For this tutorial we will use XAMPP. The name is an acronym and stands for “cross platform, Apache, MySQL, PHP, Perl”. If you have been paying attention, you will notice that we earlier noted MySQL and PHP as essential to running a WordPress website. In addition, Apache is an open source solution for creating servers. So, the software contains everything we need in one neat package. Plus, as “cross platform” suggests, XAMPP is available for both Windows, Mac and Linux computers.

To continue, if you haven’t done so already, head over to the official XAMPP website and download a copy.

How To Use XAMPP

Installing XAMPP pretty much works like every other piece of software.

On Windows:

  1. Run the installer (note that you might get a warning about running unknown software, allow to continue).
  2. When asked which components to install, make sure that Apache, MySQL, PHP, and phpMyAdmin are active. The rest is usually unnecessary, deactivate it unless you have good reason not to.
  3. Choose the location to install. Make sure it’s easy to reach as that’s where your sites will be saved and you will probably access them often.
  4. You can disregard the information about Bitnami.
  5. Choose to start the control panel right away at the end.

On Mac:

  1. Open the .dmg file
  2. Double click on the XAMPP icon or drag it to applications folder
  3. That’s it, well done!

After the installation is complete, the control panel starts. Should your operating system ask for Firewall permissions, make sure to allow XAMPP for private networks, otherwise, it won’t work.

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From the panel, you can start Apache and MySQL by clicking the Start buttons on the respective rows. If you run into problems with programs that use the same ports as XAMPP, quit those programs and try to restart the XAMPP processes. If the problem is with Skype, there is a permanent solution by disabling the ports under Tools → Options → Advanced → Connections.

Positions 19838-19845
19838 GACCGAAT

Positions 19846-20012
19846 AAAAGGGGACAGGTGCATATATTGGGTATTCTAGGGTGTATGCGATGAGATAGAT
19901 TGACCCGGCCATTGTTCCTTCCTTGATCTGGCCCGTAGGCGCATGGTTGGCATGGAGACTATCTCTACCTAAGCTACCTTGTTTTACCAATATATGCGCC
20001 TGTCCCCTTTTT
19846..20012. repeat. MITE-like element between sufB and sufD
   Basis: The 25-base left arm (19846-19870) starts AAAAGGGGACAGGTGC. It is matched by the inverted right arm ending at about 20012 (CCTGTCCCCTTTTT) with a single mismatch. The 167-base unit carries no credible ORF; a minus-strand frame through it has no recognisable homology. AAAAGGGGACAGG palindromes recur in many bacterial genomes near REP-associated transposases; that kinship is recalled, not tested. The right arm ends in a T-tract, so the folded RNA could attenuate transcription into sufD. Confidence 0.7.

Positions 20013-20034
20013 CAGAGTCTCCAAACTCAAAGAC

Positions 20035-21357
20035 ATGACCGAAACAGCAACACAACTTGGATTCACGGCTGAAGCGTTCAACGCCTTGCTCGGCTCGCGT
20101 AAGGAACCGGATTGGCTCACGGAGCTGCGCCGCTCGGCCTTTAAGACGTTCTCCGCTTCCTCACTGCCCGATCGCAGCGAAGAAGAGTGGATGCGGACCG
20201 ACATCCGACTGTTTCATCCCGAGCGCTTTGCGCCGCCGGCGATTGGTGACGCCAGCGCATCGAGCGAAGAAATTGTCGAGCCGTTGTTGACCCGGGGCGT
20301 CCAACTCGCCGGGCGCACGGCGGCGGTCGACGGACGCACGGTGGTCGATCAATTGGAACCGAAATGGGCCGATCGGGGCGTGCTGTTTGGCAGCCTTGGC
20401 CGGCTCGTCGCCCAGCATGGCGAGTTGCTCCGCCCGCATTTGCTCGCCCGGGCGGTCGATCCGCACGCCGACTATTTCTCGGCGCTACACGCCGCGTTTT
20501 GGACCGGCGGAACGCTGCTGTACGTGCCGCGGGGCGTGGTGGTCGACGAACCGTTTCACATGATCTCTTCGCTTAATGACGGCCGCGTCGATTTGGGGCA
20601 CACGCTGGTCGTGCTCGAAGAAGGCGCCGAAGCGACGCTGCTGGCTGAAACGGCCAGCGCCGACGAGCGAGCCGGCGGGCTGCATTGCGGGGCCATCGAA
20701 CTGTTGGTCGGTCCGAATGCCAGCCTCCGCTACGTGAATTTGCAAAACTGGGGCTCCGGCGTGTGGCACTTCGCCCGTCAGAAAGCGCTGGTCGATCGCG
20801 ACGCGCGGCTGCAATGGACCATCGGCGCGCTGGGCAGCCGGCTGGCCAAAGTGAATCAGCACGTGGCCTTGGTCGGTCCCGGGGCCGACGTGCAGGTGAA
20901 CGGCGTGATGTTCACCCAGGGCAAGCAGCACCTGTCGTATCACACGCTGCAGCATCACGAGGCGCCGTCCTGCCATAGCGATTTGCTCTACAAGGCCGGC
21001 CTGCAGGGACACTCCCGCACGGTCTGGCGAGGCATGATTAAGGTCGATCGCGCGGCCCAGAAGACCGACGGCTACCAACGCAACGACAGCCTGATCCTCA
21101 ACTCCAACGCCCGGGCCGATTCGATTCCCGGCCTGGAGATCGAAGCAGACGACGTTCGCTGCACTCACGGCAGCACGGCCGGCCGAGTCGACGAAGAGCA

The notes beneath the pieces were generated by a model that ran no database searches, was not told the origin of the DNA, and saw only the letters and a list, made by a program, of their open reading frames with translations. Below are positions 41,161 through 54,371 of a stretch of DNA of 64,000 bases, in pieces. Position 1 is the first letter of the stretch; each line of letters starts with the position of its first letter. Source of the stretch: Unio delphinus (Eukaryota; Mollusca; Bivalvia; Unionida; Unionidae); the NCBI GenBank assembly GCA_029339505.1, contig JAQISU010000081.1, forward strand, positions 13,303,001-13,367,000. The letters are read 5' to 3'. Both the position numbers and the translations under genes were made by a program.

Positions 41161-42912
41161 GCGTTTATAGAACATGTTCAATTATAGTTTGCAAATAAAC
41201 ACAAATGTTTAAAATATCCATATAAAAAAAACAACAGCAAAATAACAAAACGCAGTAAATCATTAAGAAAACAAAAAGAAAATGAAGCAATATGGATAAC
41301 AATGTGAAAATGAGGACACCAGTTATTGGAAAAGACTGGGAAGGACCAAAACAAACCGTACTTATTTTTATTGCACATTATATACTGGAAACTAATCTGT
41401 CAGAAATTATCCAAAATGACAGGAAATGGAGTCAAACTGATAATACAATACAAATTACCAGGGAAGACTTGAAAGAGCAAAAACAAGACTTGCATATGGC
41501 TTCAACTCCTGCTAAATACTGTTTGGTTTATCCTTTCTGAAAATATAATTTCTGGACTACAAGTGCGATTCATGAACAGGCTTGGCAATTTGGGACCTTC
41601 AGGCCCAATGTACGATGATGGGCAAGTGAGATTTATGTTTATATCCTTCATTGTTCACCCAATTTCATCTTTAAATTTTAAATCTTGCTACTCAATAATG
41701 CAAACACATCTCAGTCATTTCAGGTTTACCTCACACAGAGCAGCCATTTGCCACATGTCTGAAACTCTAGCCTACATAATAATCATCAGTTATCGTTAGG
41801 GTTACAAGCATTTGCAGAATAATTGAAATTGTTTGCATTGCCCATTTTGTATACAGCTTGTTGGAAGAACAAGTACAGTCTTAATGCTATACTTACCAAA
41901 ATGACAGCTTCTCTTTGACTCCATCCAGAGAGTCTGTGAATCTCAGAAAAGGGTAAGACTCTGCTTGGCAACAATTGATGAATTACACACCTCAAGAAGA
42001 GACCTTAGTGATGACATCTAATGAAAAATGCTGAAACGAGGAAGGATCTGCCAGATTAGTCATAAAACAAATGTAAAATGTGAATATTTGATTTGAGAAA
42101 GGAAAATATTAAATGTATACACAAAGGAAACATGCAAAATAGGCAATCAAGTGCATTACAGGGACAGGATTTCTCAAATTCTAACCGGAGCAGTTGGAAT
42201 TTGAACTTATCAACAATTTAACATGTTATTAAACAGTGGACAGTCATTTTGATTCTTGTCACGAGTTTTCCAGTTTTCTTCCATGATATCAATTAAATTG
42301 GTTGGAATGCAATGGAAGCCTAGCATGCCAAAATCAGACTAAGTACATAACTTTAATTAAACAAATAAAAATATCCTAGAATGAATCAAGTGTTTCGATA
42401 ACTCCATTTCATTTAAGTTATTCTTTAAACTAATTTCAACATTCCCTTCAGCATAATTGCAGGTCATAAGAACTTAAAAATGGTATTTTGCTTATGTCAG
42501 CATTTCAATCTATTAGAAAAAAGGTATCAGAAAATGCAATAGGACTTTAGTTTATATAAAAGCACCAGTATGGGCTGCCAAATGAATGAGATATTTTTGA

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Under Config, you can also enable automatic start for the components you need.

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After that, it’s time to test your local server. For that, open your browser, and go to http://localhost.

If you see the following screen, everything works as it should. Well done!

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Installing WordPress Locally

Now that you have a local server, you can install WordPress in the same way that you do on a web server. The only difference: everything is done on your hard drive, not an FTP server or inside a hosting provider’s admin panel.

That means, to create a database for WordPress, you can simply go to http://localhost/phpmyadmin. Here, you find the same options as in the online version and can create a database, user and password for WordPress.

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Once that is done and you want to install WordPress, you can do so via the htdocs folder inside your installation of XAMPP. There, simply create a new directory, download the latest version of WordPress, unpack the files and copy them into the new folder. After that, you can start the installation by going to http://localhost/newdirectoryname.

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That’s basically it. Now that you have a running copy of WordPress on your website, you can install themes and plugins, set up a child theme, change styles, create custom page templates and do whatever your heart desires.

When you are satisfied, you can then move the website from a local installation to live environment. That’s what we will talk about next.

How To Deploy Your Site With A Plugin

Alright, once your local site is up to your liking, it’s time to get it online. Just a quick note: if you want to get a copy of your existing live site to your hard drive, you can use the same process as described below only in reverse. The overall principles stay the same.


Source: Smashing Magazine